The last twelve months have generated an increased number of financial articles proclaiming the “Death of Bonds”. Prognosticating pundits defend their forecast that bond holders will experience a decrease in the value of their bonds as historically low interest rates begin to rise.
The relationship to rising interest rates and decreasing bond values is a financial principal. However, the speculative forecast of the financial “experts” requires their conclusion to be correct twice. First, the “experts” must be right on guessing the event that will influence bond prices and interest rate changes. Second, they must guess correctly how investors will respond to the event
Last year Bill Gross, Managing Director and Co-Chief Investment Manager of PIMCO, LLC guessed correctly that US Treasuries would be downgraded by the rating agencies. Their second conclusion was wrong. World investor flight to quality of US Treasuries drove the value of Treasuries up. Mr. Gross publicly apologized last October for missing out on last summer’s Treasury rally.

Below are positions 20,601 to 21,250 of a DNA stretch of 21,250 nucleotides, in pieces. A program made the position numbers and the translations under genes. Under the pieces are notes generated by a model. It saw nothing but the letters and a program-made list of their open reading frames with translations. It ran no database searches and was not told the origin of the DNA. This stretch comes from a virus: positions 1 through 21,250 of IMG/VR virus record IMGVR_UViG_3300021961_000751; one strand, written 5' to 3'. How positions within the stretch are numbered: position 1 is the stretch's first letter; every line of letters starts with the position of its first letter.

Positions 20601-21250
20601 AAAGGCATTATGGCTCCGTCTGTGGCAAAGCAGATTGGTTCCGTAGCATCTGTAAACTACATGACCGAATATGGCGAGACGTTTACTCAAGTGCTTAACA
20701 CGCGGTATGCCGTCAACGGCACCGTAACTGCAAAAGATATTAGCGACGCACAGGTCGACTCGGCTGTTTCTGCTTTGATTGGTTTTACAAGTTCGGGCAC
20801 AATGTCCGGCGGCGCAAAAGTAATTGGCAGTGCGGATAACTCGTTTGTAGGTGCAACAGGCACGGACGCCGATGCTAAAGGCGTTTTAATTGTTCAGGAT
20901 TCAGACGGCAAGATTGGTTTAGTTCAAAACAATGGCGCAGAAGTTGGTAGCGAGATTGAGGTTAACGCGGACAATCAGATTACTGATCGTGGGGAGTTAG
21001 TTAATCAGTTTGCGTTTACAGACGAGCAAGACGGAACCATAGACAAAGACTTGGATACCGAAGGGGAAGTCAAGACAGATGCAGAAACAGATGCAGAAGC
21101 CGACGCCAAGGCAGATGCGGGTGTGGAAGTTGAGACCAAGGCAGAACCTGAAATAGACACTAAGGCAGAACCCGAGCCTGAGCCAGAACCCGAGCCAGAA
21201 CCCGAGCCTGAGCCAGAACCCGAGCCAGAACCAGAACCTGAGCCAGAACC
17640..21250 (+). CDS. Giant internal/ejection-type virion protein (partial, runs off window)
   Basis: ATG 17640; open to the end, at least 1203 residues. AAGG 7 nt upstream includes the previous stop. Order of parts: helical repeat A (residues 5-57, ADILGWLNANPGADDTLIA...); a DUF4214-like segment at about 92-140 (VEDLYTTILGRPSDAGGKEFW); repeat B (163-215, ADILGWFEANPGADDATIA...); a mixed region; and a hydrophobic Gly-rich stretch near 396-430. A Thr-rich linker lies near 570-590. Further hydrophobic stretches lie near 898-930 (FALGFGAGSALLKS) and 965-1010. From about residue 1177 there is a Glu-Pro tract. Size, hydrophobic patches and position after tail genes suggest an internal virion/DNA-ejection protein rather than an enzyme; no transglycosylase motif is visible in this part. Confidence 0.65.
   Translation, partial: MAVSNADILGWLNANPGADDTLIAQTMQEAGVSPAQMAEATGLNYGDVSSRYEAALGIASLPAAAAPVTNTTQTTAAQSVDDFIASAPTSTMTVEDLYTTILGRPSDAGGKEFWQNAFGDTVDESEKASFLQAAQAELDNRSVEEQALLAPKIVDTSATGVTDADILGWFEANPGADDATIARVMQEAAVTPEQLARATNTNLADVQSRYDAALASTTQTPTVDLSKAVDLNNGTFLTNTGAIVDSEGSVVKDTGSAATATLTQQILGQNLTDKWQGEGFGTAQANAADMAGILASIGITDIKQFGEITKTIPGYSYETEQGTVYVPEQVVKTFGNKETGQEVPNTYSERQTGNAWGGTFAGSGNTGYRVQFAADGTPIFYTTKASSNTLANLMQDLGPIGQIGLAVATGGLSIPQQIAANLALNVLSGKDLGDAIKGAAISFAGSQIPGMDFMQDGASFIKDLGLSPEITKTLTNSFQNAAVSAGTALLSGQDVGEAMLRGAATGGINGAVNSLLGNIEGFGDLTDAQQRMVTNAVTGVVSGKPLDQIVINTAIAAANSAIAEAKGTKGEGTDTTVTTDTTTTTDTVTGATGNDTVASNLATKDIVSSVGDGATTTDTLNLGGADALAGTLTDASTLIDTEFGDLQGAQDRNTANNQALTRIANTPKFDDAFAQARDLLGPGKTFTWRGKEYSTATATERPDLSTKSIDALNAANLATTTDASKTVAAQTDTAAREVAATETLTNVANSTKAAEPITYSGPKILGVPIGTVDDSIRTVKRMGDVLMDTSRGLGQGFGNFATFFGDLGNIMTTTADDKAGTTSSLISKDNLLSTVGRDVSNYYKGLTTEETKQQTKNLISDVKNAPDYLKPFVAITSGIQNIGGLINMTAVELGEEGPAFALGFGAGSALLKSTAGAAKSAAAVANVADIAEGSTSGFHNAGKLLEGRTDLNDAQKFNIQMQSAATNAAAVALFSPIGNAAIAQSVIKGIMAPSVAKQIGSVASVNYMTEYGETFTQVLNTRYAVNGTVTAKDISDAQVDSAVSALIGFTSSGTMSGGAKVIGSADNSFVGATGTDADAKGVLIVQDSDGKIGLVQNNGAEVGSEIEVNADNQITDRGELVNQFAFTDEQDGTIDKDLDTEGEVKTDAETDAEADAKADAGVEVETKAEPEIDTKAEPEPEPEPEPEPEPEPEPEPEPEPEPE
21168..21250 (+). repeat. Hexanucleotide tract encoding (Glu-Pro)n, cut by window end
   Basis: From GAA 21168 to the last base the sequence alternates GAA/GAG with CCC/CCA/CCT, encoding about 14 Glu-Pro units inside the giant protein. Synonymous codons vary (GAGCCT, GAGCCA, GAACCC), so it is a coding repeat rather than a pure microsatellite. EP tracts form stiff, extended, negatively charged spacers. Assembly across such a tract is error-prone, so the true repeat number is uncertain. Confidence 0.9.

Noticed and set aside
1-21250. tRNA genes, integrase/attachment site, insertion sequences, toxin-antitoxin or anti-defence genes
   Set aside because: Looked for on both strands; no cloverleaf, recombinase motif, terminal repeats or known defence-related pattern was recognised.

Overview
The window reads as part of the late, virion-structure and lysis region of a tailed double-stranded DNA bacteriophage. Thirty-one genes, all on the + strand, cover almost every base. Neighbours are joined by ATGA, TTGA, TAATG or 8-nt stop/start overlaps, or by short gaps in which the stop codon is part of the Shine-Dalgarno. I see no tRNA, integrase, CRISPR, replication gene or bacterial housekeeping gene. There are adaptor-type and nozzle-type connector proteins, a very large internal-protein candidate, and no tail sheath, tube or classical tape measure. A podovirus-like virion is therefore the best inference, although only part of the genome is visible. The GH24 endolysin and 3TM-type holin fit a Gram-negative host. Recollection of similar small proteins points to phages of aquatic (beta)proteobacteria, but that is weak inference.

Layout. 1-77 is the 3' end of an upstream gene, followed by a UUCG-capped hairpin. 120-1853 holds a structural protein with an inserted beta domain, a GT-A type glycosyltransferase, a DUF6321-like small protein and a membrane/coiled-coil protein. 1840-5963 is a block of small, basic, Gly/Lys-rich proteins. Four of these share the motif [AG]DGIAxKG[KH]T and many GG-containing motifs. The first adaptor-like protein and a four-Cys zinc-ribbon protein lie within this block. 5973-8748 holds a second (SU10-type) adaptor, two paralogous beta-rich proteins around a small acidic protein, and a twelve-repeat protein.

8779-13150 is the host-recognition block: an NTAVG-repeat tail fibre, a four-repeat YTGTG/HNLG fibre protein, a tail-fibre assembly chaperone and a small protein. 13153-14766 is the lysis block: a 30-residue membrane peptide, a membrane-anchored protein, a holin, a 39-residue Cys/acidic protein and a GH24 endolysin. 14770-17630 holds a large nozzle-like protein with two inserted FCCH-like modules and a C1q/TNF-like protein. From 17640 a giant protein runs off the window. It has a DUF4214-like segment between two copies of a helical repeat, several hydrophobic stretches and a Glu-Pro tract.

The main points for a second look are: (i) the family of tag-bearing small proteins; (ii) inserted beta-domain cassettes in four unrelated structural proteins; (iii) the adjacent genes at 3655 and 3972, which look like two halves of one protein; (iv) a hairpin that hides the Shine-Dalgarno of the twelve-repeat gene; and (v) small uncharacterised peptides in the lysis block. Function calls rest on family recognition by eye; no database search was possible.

For many investors, bonds remain an important component of a well-diversified portfolio. Bonds and bond funds serve as a shock absorber for the desired higher risk that comes with the return of owning quality American and international companies.
On August 13, 1979, the cover of Business Week infamously proclaimed “The Death of Equities”. That day the Dow Jones Industrial Average stood at 875. Twenty years later the index was 10,973. Fortunately to have a successful long term investment experience, one starts with an investment plan: an appropriate balance of bonds and equities. The plan is monitored, measured and periodically modified through the discipline of rebalancing the portfolio.
Next month, we will explain the relationship between bond prices and interest rates. In the meantime, please feel free to contact us with any questions regarding bonds and their behavior in this environment.